I don’t see where a digital footprint that would be used in cases having legal implication, such as slander and liable, is a violation of freedom of speech. You can still say anything you wish, you just have to be accountable for the truthfulness and intent of your speech. This is the very foundation of laws we already have in place against slander. The digital footprint is nothing more than a law enforcement tool.
    Slander is a serious issue that can have a devastating impact on people who are on the receiving end. Perhaps the most damaging is when it impacts someone’s right to fair employment. In my opinion, in addition to the proposed internet regulation of a digital footprint, our nation needs to consider employment hiring practices reform. Many people are denied jobs based on hearsay that is too often based in inaccurate and unfair slander by people with less than ethical intentions. Consider what would have been the fate of Shirley Sherrod going on her next series of job interviews if it had not been for the sake CNN who cleared her name. Slander happens all of the time and most Americans don’t have the force of CNN to uncover the truth.
    There should be legislation that requires potential employers to tell candidates that they have interviewed why they were not selected for a job and to reveal what sources and information they considered in making their decision not to hire you. This will make it less likely for employer to hide behind information gained through hearsay used to not hire a person. Imagine how refreshing it would be for job seekers who have invested their time, energy and resources in the interview process to have actual feedback on why they were not selected. Employers should be able to identify and articulate to the candidates that they have interviewed the specific set of skills that the successful candidate brought to the table that made them more qualified than you. Understand that this is suggested for candidates that were actually interviewed via phone or in-person and not intended for everyone who applied for a job.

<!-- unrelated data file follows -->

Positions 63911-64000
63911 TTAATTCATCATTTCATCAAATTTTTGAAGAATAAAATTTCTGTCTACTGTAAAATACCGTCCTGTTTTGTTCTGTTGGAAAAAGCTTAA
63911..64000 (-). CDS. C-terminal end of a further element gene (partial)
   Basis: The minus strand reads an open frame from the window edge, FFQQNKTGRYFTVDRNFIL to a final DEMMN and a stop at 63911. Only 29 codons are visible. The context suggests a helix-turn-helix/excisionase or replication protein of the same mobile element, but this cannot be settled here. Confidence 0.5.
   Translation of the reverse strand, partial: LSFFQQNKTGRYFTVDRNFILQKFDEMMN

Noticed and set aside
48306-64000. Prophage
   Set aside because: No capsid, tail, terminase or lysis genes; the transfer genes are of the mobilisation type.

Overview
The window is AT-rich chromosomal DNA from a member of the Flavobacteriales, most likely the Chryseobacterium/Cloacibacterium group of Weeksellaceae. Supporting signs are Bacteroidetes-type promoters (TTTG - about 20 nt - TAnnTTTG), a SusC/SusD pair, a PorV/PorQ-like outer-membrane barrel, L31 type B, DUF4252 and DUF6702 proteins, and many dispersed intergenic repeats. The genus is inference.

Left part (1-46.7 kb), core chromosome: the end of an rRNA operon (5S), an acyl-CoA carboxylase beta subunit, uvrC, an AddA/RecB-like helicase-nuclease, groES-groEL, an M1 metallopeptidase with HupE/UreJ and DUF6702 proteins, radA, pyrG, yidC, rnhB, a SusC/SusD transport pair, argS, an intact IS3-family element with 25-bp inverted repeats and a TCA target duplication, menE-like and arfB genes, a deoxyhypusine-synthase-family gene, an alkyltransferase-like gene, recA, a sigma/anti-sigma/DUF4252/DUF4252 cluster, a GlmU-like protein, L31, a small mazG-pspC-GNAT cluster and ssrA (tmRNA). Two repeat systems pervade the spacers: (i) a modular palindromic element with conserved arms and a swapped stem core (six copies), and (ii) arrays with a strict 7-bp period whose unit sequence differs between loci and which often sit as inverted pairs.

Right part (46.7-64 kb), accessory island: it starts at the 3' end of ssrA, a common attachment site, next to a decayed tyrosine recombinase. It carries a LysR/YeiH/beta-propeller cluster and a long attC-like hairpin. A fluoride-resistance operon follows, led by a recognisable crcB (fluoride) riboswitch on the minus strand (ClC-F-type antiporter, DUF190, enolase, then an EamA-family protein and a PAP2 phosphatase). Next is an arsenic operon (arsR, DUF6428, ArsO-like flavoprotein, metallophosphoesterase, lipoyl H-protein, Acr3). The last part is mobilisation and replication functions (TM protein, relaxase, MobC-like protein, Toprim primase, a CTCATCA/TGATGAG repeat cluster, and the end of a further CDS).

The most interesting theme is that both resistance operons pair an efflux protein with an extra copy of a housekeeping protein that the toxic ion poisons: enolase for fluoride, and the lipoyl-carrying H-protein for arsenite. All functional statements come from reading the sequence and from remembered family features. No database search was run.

July 30, 2010 at 10:42 am |
  96. Thomas Jefferson

    I had no idea what internet was.... When we wrote the 1st Amendment we didn't know that someone could hide behind this interent thing and possibly slander others or cause disruptions without anyone knowing who they are. Such cowards! I think I wrote somewhere that the government much always adapt or change to the times.

    July 30, 2010 at 10:42 am |
  97. Raihbeart

    Our founding fathers published articles anonymously before and after the War for Independence. The Federalist Papers, the first and most authoritative secondary sources cited by the Supreme Court for interpreting the founding father's intent in drafting the Constitution, were published anonymously.

    Anonymity gave and gives political actors the freedom to share new ideas that compete for attention against all others. Without those who are Anonymous, there would be no social change.

    July 30, 2010 at 10:51 am |
  98. Thomas Jefferson

    @rainbeart...What if someone posted something negative about your practice on google or yahoo that wasn't true? Wouldn't you want recourse? Shouldn't you have the right to face this person somehow someway and seek justice? I agree witih your post too, but times have changed.

    July 30, 2010 at 11:10 am |
  99. Bill,